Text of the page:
Russian forces are withdrawing from the north-eastern city of Kharkiv, Ukrainian officials have claimed, as the wives of soldiers trapped in the besieged port of Mariupol called on the Chinese leader, Xi Jinping, to save them.
The general staff of Ukraine’s army said on Saturday that after a bloody battle the Russians appeared to be departing their positions around Ukraine’s second biggest city, 31 miles (50km) from the Russian border.
The remorseless shelling endured by the civilian population in the region was also said to have paused on Saturday, according to the regional governor, Oleh Sinegubov, while Ukrainian forces were launching a counteroffensive near the city of Izium, 78 miles south of Kharkiv.
Ukraine’s head of military intelligence, Maj Gen Kyrylo Budanov, told Sky News he believed Russian advances would stall completely over the summer.
He said: “The breaking point will be in the second part of August. Most of the active combat actions will have finished by the end of this year. As a result, we will renew Ukrainian power in all our territories that we have lost including Donbas and the Crimea.”
Ukraine’s success in the north-east contrasted with the situation for the remaining soldiers trapped in the Azovstal steelworks in the south-eastern city of Mariupol, whose relatives have appealed to China to persuade Vladimir Putin to allow them safe passage out via Turkey.
Speaking on Saturday at a press conference in Kyiv, Natalia Zarytska, the wife of Bogdan Sements, who is among those trapped in the sprawling steelworks, said: “Strong leaders cannot stand aside when there is evil.
“After all these negotiations, there is one person worldwide who it would be difficult for Vladimir Putin to refuse. We hope that strong and good China can make difficult decisions for the good.
“We ask the esteemed premier of China, Xi Jinping, to express love and care for global values and eastern wisdom and to join the process of rescuing the defenders of Mariupol.”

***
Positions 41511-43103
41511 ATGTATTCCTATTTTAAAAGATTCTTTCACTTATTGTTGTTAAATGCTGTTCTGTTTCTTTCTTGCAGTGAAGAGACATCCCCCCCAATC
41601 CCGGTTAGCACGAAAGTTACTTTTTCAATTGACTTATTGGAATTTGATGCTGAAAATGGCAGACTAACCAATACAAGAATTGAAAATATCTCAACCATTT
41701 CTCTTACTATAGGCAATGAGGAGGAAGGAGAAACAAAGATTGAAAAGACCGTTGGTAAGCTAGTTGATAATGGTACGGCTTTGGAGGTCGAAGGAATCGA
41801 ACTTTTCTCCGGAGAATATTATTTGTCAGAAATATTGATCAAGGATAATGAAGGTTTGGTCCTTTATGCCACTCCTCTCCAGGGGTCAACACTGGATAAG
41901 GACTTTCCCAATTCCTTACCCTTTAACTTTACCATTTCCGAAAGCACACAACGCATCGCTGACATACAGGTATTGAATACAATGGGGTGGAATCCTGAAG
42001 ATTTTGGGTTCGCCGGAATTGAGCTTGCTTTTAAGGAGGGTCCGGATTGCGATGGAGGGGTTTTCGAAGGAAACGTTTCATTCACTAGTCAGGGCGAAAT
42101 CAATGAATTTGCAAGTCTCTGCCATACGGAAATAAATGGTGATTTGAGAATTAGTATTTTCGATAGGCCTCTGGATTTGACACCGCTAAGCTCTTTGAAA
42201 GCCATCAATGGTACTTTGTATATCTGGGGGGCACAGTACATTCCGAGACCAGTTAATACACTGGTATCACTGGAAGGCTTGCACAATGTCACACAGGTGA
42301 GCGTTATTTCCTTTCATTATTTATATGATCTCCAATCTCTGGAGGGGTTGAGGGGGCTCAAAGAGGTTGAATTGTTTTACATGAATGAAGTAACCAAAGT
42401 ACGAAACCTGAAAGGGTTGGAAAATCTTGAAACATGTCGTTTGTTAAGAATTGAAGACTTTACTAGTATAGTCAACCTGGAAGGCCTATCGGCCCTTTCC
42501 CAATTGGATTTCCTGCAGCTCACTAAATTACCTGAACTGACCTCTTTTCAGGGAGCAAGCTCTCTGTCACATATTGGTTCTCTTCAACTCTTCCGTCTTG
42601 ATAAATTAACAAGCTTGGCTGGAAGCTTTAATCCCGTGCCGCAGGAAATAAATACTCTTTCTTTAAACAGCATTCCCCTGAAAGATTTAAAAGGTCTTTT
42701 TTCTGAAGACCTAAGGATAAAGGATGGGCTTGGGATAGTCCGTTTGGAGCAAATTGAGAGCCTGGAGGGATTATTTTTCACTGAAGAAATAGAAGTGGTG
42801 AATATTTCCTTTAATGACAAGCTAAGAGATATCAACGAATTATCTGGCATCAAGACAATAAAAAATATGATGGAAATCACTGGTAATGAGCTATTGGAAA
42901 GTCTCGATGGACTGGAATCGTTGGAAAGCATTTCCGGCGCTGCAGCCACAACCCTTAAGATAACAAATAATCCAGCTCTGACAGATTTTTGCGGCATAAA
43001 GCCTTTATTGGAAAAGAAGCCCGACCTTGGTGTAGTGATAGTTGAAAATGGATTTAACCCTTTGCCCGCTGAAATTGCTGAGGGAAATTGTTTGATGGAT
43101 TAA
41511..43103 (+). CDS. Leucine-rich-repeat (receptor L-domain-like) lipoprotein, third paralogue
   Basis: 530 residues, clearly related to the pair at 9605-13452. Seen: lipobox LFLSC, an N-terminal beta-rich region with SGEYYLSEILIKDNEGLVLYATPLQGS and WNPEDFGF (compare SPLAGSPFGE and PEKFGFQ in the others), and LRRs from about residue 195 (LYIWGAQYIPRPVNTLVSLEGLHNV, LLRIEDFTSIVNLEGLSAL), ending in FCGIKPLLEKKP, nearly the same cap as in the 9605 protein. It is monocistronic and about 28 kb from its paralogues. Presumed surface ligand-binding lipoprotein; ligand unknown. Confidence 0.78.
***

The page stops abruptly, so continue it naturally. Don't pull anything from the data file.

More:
The Ukrainian president, Volodymyr Zelenskiy, has said talks with Moscow on extracting a “large number” of wounded defenders and some medics out of the plant in Mariupol in return for the release of Russian prisoners of war were “very complex”, adding that Kyiv was using influential intermediaries.
Ukraine’s deputy prime minister Iryna Vereshchuk told local TV on Saturday that efforts were now focused on evacuating about 60 people.
Sviatoslav Palamar, the deputy commander of the Azov regiment, which makes up most of the remaining forces at the plant, said in a YouTube video that his soldiers were holding on.
He said: “Our enemy, supported by planes and artillery, continues to attack. They continue their assault on our positions but we continue to repel them.”
The developments came as foreign ministers from the G7 – the world’s seven biggest economies – issued a joint statement saying they would not recognise the borders Russia is trying to redraw.
After three days of talks in northern Germany, the ministers from the UK, Canada, France, Germany, Italy, Japan and the US warned they would expand sanctions on Russia that would cripple its economy.
They said: “We will never recognise borders Russia has attempted to change by military aggression, and will uphold our engagement in the support of the sovereignty and territorial integrity of Ukraine, including Crimea, and all states.
“We reaffirm our determination to further increase economic and political pressure on Russia, continuing to act in unity.”
They warned that the war in Ukraine was stoking a global food crisis and called for Moscow to unlock key ports and allow Ukrainian grain exports.
They said: “Up to 50 million people, particularly in the countries of Africa and the Middle East, will die in the next few months … Russia’s war of aggression has generated one of the most severe food and energy crises in recent history, which now threatens those most vulnerable across the globe.”
The G7 also called on China not to aid Putin and “to desist from engaging in information manipulation, disinformation and other means to legitimise Russia’s war of aggression against Ukraine”.
Three weeks before Putin launched his war in Ukraine, the Russian president signed a pact with his Chinese counterpart that said there would be “no limits” to the two countries’ cooperation.
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